Candlelight Vigil to Support Olympic Truce Will Take Place Friday in Palmer Square
By Donald Gilpin
As the Winter Olympics open in South Korea, an Olympic Truce vigil, sponsored by the Coalition for Peace Action (CFPA), will take place on Friday in Palmer Square from 5-6 p.m.
“This vigil is building on a long history of Olympic Truces and peacemaking, a tradition of worldwide truce at the time of the Olympics,” said CFPA executive director the Rev. Bob Moore.
Moore described “belligerent rhetoric” between North Korea and the United States “getting worse and worse.” He added, “Many were worried about escalation and increasing risks of miscalculation. Then on January 1 the North Korean leader held out an olive branch. South Korea agreed. ‘Let’s start talking. Let’s get to the Olympics.’ That cooperation has de-escalated the rhetoric.”
North Korea will send athletes, an orchestra, cheerleaders, and a high-level delegation to the Olympics, and the two Koreas have agreed to march together in the opening ceremony and create a joint team for women’s ice hockey. Earlier this year a communications hotline between North and South leaders was reactivated.
“This is a promising opening that could de-escalate tensions and jumpstart diplomatic negotiations,” Moore said. “The CFPA joins peace-loving people the world over in strongly advocating diplomacy, not war with Korea.”
He continued, ”We have to find a way to coexist. This is an opening. If we don’t find a way to peacefully resolve this conflict, the potential future is bleak.” He pointed out that experts estimate the danger of nuclear war is as high as 60 percent with the Bulletin of the Atomic Scientists recently having moved its Doomsday Clock to two minutes to midnight, the closest it’s been to nuclear war since 1953 at the height of the Cold War.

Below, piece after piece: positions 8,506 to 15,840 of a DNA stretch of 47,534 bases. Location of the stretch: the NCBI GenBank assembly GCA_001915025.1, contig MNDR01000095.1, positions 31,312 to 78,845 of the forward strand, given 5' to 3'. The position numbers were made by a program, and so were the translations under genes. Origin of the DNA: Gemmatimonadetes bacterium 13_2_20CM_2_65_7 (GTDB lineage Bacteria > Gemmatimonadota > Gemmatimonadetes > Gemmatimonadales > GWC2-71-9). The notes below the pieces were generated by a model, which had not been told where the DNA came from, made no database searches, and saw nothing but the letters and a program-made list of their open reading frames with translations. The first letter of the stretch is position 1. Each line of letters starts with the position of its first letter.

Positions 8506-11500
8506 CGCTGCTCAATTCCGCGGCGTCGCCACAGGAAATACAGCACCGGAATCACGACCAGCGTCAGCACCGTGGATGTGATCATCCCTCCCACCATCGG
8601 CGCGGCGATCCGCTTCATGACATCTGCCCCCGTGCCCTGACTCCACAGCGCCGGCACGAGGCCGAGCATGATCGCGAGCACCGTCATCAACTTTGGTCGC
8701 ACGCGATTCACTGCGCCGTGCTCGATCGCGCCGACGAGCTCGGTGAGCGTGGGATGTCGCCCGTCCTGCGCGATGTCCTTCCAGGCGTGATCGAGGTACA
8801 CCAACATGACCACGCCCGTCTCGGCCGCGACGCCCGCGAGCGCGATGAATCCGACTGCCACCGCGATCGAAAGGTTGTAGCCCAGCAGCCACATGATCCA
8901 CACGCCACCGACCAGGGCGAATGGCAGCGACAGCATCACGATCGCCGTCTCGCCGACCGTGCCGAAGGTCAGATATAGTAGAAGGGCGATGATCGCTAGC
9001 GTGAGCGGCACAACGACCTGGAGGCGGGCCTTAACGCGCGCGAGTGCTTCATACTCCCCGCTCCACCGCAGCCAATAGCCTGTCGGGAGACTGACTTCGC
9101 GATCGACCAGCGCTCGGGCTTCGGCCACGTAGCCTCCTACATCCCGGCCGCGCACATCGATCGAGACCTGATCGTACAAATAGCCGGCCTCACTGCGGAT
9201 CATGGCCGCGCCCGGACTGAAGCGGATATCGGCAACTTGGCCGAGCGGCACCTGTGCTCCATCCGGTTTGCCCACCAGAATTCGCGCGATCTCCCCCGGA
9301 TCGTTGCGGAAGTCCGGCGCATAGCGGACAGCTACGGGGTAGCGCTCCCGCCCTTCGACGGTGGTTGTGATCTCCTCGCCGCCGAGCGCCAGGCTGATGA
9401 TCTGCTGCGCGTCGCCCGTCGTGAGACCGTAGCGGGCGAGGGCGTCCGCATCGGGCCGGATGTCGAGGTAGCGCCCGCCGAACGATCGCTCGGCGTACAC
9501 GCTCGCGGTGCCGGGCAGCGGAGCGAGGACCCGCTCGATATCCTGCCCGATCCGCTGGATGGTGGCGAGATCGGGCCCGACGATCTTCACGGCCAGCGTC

Friday’s candlelight vigil is part of an internationally-coordinated effort with similar CFPA-sponsored events taking place simultaneously in Philadelphia, Langhorne, Allentown, and Aston, Pa. Moore urged the public “to attend any of these events in solidarity with the Olympic Truce as a way of urging sustained diplomacy to peacefully resolve the North Korea issue.”
Moore, who will also be giving a talk, “Urgent: Diplomacy Not War with Korea!,” Saturday at Sacred Heart Catholic Church in Camden at a Gathering for Peace and Justice, pointed out that diplomacy with North Korea has worked before. A 1994 agreement prevented at least 100 North Korean nuclear weapons over the following eight years, and more recently diplomacy with Iran produced a peaceful resolution to the nuclear crisis there.
“We urge all elected officials to demand that Donald Trump refrain from any further sabotage of diplomacy with childish insults and bellicose threats, which could lead to war, even nuclear war, with North Korea, and instead to engage in sustained multilateral diplomacy,” Moore wrote in a statement announcing the vigils.